A plateau region north-east of the Himalayas, Tibet was incorporated by China in 1950 and currently an autonomous region within China. The conflict between many Tibetans and Chinese government has been nonstop as many demand religious freedom and more human rights. In March, 2008, a series of protests turned into riots in different regions across Tibet. Rioters attacked Han ethnic inhabitants and burned their businesses, resulting dozens of death.
I REFER to K. S. Wong's letter (South China Morning Post, June 2), regarding Japanese atrocities in China.
He justifiably says that these events should not be forgotten, however we should also be aware that identical atrocities are being committed by the Chinese against the peaceful, defenceless population of Tibet. So, although Mr Wong wants to keep alive the bitter memories of history, it would be better and more constructive if he could tell the Chinese army and government of today, that they have no right to be in Tibet and that he asks them to leave the Tibetans and their culture alone.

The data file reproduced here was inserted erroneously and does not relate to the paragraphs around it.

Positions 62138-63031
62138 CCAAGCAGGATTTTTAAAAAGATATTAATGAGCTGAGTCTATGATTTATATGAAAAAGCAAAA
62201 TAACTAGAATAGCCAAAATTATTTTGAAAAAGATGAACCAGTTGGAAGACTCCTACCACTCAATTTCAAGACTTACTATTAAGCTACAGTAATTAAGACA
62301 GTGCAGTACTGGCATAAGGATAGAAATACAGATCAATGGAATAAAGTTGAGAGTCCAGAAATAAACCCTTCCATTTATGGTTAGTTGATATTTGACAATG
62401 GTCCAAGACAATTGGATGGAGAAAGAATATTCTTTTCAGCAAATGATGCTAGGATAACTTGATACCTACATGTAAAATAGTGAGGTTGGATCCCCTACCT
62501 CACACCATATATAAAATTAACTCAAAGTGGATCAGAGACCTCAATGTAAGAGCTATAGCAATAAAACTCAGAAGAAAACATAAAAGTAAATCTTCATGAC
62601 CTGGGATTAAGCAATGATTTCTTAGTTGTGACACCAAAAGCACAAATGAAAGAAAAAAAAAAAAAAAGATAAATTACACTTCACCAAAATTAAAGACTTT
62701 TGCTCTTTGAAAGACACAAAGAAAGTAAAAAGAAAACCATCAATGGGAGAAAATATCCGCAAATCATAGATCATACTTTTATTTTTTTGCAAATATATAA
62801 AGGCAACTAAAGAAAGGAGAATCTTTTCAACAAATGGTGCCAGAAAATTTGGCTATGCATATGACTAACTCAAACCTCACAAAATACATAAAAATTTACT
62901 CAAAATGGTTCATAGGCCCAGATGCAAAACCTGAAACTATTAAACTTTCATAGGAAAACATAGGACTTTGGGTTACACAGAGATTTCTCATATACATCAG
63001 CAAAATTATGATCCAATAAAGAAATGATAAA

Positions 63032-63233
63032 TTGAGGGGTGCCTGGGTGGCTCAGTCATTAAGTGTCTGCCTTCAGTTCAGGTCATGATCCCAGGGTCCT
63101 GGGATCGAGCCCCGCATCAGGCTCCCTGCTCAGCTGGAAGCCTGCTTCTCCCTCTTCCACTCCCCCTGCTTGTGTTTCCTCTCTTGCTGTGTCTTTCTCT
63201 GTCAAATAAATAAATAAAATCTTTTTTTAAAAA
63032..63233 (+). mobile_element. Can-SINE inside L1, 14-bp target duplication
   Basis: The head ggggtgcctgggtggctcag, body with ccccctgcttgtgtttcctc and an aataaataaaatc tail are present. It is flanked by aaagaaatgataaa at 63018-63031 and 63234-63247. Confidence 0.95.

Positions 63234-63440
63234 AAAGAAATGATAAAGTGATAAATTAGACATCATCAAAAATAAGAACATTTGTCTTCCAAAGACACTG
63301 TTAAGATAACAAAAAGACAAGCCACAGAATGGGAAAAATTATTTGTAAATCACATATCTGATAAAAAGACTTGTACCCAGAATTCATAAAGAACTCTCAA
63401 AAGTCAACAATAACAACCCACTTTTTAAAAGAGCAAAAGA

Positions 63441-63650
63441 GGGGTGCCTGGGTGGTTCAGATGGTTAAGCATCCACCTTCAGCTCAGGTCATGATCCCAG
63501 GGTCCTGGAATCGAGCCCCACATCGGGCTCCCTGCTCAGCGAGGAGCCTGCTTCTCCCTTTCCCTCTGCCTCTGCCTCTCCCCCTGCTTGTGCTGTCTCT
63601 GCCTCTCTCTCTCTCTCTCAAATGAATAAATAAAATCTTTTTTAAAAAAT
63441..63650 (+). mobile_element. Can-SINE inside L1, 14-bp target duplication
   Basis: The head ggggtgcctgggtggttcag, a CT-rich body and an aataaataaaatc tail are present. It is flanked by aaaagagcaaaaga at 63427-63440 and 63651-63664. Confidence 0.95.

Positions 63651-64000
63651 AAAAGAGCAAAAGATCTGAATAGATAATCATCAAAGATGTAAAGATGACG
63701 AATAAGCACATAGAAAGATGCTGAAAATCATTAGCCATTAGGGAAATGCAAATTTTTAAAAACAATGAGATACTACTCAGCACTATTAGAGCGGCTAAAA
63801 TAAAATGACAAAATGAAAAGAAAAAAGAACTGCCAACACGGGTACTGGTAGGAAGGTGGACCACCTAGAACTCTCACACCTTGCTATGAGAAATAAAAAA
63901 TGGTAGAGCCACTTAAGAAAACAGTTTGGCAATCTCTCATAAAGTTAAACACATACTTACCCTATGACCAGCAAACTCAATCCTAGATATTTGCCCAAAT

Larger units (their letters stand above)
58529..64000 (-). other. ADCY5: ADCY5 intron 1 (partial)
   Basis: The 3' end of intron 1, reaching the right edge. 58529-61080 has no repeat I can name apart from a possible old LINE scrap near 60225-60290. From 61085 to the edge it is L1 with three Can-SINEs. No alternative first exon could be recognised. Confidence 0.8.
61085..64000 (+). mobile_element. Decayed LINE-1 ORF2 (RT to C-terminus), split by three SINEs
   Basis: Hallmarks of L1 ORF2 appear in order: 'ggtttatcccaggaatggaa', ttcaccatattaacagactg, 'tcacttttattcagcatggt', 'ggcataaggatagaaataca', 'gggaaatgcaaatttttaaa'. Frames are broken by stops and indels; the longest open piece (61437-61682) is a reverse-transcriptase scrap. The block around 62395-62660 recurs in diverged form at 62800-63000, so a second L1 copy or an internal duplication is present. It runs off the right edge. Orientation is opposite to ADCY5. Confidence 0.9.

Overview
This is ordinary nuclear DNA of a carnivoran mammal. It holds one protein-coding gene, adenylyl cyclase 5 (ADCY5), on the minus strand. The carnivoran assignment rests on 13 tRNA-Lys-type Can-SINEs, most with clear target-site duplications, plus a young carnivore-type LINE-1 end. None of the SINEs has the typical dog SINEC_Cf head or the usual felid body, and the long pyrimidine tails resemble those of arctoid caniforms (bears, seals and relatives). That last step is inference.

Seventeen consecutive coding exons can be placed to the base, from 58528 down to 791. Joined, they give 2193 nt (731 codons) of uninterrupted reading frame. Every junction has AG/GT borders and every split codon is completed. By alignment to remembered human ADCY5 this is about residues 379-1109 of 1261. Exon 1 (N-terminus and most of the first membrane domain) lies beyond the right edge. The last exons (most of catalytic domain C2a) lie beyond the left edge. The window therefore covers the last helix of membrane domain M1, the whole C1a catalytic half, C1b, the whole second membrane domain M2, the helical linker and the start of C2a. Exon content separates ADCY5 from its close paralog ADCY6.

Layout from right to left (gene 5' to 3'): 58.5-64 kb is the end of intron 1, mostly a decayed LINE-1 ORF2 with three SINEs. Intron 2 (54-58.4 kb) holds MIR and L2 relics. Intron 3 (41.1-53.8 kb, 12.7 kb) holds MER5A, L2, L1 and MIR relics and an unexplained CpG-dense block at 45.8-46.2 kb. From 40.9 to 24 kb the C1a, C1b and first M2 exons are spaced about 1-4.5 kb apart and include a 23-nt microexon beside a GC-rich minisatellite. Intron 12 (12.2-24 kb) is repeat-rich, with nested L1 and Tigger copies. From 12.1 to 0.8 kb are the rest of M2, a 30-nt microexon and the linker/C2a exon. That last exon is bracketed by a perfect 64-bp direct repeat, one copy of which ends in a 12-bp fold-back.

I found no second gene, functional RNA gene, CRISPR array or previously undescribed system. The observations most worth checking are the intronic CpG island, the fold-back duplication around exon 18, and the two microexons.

If Tibetans resorted to guerilla tactics and terrorism to punish the Chinese aggressors, would he find this justifiable? It would be better if K. S. Wong devoted more energy to solving today's reality rather than being embroiled in bitterness over history. After all, the naive nationalism that caused Japan's occupation of China, is the same naive nationalism that prompted China to occupy Tibet.
G. MICHAEL Kowloon